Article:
Document 250176

Hospital Quality Competition under Fixed Prices
by Hugh Gravelle, Rita Santos, Luigi Siciliani, Rosalind Goudie
Centre for Health Economics Research Paper 80
Lay Summary
Why look at competition between hospitals?
In most sectors of the economy it is common to have many companies or providers competing with each other
to win the business of customers. This is usually thought to be beneficial for customers who can shop around
and choose the provider who offers the level of quality they desire, at a price they judge to be worth paying.
Overall, this can improve quality and reduce prices as providers compete to attract customers.
This approach has been increasingly applied to the public sector, where the “customer” is not paying for the
service directly but may still have a choice over which provider delivers their service. In this vein, government
policy now demands that patients have more say in the choice of hospital. Often patients make this choice in
consultation with their GP.
There has been a lot of policy interest in considering whether competition amongst NHS hospitals to win the
referrals of GPs will have the same effect as competition in other sectors. Hospitals can gain more income if
they attract more patients and they may do this by enhancing the quality of the care they provide. Policymakers need to know whether this happens because it will influence the decisions taken about how many
hospitals there should be, where they are located, whether patients should have more choice and what sort of
regulation may be needed to ensure that hospitals provide high quality care.
Measures of quality of hospital care
Our research investigated whether hospital competition can improve quality. Previous studies have given
different results, mainly because they have used different ways to measure quality. Our research investigated
whether different quality measures are linked with each other: if hospitals deliver high quality on one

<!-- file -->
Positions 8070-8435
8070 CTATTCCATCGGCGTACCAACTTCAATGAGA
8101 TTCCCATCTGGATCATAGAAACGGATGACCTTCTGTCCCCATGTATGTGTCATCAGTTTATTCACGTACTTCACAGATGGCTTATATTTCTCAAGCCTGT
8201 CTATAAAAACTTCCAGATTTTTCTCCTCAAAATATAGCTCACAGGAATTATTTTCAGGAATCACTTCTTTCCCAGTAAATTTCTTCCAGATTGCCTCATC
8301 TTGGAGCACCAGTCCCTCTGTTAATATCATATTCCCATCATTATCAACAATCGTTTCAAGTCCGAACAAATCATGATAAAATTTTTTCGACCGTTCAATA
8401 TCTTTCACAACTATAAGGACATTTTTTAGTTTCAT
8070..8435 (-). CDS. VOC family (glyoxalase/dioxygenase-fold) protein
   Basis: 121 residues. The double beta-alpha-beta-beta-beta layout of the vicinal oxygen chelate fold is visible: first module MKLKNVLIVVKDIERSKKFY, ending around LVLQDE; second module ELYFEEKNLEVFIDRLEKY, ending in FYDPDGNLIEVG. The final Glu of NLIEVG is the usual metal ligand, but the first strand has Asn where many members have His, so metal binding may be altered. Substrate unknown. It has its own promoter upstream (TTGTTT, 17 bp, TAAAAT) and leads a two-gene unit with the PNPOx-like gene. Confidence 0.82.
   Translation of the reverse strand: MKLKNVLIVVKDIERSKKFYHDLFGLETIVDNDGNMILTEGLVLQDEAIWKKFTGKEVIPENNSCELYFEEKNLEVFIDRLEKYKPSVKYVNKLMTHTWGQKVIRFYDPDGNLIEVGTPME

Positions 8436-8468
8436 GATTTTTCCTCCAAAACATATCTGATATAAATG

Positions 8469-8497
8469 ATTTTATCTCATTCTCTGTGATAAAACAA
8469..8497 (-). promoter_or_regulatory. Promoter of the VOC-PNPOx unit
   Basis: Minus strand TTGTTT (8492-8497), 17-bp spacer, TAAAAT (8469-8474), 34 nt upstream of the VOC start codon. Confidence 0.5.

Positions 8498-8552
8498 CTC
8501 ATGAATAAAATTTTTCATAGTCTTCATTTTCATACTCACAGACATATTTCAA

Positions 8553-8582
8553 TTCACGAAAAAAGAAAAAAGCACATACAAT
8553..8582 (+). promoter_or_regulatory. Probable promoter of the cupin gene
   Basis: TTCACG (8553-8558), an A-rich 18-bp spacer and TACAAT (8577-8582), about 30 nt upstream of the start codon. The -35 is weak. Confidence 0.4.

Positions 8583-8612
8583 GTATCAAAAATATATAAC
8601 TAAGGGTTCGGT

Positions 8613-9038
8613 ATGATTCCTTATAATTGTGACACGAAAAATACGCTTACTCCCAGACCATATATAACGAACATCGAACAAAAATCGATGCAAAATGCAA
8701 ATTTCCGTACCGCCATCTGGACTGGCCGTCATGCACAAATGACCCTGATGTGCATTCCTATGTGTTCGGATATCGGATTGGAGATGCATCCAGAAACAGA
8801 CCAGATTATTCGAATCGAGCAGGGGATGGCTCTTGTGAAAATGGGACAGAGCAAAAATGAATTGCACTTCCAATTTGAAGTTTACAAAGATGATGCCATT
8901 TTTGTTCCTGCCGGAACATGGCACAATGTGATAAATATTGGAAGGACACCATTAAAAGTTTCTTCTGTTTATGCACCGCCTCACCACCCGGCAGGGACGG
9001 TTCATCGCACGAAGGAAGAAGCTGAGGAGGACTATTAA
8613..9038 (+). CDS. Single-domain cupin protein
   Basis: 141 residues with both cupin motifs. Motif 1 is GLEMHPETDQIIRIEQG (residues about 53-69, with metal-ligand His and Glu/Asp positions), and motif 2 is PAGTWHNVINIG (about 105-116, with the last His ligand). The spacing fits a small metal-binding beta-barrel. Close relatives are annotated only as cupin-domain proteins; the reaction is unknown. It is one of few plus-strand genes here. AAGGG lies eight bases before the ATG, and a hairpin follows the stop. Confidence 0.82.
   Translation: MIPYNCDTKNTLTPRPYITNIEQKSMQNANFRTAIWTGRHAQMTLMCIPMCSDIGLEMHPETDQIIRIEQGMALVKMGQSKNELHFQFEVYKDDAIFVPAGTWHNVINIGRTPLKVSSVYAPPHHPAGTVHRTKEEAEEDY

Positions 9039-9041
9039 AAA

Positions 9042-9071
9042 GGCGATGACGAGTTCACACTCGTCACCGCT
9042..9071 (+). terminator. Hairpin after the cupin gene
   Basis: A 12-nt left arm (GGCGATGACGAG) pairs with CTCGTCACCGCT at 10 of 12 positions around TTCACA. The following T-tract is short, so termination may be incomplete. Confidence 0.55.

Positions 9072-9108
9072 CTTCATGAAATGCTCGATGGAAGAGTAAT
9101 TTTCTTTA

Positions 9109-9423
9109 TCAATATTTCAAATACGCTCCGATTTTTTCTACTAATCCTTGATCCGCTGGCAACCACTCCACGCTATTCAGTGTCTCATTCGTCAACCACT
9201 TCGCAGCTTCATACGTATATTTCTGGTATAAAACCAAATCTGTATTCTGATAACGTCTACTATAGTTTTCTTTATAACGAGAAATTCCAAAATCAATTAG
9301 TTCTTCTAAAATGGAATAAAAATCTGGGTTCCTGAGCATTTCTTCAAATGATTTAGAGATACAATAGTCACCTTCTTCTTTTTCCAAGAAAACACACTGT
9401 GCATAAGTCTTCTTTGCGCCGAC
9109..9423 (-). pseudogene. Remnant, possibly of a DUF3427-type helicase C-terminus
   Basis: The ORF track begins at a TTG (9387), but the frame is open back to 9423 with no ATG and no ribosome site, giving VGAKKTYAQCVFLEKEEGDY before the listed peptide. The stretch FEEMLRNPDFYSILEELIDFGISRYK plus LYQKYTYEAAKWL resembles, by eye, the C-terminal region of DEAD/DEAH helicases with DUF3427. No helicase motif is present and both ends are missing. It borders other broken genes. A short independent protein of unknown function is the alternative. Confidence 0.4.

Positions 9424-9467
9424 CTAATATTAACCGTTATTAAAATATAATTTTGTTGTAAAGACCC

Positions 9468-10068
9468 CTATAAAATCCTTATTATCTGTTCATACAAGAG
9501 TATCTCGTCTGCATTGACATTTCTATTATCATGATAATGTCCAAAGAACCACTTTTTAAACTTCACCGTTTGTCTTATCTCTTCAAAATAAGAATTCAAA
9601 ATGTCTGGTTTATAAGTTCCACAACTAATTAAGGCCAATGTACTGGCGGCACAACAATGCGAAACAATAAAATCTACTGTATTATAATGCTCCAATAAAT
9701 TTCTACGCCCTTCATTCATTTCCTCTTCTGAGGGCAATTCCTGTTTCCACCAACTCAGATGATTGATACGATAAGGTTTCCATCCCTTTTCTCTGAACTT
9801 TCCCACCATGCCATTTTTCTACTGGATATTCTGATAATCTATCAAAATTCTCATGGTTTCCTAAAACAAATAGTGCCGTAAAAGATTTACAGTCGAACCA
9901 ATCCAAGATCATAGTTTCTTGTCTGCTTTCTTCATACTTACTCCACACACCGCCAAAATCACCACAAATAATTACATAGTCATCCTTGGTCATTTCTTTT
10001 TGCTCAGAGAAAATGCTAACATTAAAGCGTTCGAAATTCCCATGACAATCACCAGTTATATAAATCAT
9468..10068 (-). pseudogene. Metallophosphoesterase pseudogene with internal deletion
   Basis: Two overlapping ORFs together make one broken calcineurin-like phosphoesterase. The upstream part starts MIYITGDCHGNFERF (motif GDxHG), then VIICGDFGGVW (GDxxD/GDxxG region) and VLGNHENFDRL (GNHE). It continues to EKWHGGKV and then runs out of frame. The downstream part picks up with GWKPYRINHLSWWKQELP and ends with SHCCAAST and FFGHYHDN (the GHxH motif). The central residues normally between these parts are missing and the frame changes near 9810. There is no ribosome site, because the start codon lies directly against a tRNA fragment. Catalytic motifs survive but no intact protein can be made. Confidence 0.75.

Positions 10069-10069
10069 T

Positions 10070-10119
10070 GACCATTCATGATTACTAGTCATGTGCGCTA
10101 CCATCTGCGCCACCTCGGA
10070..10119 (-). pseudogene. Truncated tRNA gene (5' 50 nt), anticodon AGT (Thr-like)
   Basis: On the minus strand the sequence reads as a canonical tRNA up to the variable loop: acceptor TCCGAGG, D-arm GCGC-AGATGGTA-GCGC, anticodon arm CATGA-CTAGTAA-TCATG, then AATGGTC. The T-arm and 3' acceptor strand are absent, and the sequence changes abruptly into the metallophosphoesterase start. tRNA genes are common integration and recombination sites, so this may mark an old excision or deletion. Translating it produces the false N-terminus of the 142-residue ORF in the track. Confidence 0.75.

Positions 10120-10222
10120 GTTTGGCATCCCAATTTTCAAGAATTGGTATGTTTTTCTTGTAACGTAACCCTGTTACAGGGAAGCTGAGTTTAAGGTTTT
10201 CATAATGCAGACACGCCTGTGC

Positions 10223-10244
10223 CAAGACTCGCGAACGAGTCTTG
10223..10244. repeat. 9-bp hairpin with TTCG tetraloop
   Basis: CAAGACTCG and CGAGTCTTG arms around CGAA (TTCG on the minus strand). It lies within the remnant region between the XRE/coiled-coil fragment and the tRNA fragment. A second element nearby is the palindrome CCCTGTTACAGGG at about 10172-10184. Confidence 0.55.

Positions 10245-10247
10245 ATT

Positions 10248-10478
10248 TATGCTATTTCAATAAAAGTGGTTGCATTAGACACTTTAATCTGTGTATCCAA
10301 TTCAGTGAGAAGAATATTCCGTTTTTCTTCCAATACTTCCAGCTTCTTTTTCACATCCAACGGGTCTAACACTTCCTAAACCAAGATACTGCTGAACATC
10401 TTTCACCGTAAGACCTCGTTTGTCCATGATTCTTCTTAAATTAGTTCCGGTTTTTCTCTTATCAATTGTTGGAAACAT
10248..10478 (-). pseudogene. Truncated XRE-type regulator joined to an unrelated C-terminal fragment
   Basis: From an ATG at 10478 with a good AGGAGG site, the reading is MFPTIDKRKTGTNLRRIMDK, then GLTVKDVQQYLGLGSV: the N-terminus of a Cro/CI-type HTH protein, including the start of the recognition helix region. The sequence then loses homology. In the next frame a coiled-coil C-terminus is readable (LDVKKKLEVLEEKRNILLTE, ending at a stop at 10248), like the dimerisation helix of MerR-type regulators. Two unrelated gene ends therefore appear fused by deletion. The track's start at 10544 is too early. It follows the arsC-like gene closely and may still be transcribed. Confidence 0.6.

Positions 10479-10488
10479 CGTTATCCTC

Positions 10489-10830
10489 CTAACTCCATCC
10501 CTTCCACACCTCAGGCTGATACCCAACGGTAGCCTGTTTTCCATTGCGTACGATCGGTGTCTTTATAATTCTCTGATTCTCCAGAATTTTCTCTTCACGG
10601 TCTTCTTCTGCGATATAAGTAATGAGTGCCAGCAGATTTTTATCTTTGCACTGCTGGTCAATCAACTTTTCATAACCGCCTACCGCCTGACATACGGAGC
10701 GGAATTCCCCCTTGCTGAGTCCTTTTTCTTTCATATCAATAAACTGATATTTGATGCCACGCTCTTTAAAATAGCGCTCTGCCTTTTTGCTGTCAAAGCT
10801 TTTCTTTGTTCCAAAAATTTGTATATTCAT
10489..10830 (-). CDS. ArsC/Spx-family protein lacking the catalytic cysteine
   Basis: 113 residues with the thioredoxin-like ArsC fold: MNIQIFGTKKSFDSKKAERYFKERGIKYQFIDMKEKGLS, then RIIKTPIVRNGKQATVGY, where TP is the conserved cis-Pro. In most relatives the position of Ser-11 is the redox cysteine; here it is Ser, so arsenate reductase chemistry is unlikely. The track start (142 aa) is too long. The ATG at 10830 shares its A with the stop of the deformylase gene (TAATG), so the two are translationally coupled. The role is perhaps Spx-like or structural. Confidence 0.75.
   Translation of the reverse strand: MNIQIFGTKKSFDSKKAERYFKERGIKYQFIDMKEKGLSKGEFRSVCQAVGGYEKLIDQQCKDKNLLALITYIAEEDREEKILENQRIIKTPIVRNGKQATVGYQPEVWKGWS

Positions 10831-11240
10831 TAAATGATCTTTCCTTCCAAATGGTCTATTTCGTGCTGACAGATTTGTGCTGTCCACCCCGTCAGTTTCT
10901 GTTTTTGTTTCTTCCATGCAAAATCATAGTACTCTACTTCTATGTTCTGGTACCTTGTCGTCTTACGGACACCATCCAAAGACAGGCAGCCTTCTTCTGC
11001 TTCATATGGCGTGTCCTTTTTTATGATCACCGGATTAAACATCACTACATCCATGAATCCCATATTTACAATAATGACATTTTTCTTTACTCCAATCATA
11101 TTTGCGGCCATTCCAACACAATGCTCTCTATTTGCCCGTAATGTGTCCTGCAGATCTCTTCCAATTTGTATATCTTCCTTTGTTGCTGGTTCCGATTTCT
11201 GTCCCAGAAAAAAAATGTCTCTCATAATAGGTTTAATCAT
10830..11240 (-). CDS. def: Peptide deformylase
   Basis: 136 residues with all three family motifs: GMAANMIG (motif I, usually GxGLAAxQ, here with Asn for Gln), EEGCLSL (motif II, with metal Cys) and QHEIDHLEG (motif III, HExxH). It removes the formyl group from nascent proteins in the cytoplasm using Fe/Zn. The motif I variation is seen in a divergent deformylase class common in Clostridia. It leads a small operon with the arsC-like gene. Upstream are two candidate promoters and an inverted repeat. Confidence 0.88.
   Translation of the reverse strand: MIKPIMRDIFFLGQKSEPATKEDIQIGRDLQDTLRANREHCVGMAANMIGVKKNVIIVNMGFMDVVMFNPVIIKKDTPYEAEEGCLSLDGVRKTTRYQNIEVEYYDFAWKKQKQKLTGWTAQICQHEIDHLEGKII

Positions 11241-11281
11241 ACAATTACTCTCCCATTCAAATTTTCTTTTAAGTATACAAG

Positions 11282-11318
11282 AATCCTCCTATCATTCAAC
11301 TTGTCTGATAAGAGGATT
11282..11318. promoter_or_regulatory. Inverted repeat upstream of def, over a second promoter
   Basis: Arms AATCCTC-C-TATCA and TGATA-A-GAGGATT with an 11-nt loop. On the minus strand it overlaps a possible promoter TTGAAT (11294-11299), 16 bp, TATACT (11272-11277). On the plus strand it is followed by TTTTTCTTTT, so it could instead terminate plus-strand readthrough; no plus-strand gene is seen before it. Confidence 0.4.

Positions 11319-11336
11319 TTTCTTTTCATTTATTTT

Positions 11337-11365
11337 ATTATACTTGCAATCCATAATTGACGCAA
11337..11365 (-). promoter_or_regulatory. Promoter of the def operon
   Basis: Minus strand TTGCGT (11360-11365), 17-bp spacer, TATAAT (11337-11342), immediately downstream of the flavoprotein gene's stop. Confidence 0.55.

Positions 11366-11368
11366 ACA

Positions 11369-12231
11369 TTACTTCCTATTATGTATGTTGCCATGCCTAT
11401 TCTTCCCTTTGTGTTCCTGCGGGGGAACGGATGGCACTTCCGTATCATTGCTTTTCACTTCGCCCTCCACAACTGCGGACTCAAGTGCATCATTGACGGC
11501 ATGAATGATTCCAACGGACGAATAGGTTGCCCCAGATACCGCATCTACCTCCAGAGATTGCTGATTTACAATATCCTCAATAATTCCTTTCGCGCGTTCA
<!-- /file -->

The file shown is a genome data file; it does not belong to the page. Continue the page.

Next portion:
measure, do they also deliver high quality according to another measure? We looked at 16 quality measures,
6 focused on death rates (eg, overall number of deaths, deaths in high and low risk conditions, deaths
following surgery);
6 looking at readmission rates and the number of operations that needed to be re-done; and
4 on measures of patient experience (eg, cleanliness of wards, trust in doctors).
By analysing the associations between these 16 quality measures gathered from 147 hospitals, we show that
the links between the measures are quite weak. So we cannot assume that just because a hospital is
delivering good quality in one area, they are also doing so in other areas.
Measures of competition between hospitals
There is no definitive way to measure the degree to which hospitals compete with one another. As in other
studies, we assessed “competition” by measuring the number of hospitals located within a particular travel
time area. This assumes that patients generally choose from a set of hospitals within a reasonable travel time.
So in geographical areas with fewer hospitals, competition is less intense than in areas where there are larger
numbers of hospitals.
The link between quality and competition
The final stage of the research looked at the association between quality measures and the measures of the
degree of competition between hospitals. Results changed when alternative quality measures were used,
when alternative measures of competition were used, and also for hospitals in London versus those outside
London. No strong pattern emerged that would support or refute the view that greater competition between
hospitals drives up quality across the board.
Measuring the effect of hospital competition on quality is not straightforward. It is important to disentangle
the influence of competition from other things that may influence quality. For example, higher quality
hospitals may attract sicker patients who may be more likely to die. If so, do mortality rates reflect quality or
the profile of patients?
The way in which patients and their doctors choose hospitals may not be the same as how choices are made
by consumers in other sectors; and also the nature of the decisions about where hospitals are located and
what treatments they can provide is very different from the way in which other services are organised.
Further work
This research will continue by using more sophisticated methods and other data sources so that policy makers
can make decisions based on the best possible evidence.
Full report available at
Professor Luigi Siciliani email [email protected]
The Economics of Social and Health Care Research Unit is a joint collaboration between the
Centre for Health Economics (CHE) at the University of York and the Personal Social Services
Research Unit (PSSRU) at the London School of Economics and the University of Kent. ESHCRU
is supported by a grant awarded by the English Department of Health: Policy Research Unit in
Economics of Health and Social Care Systems.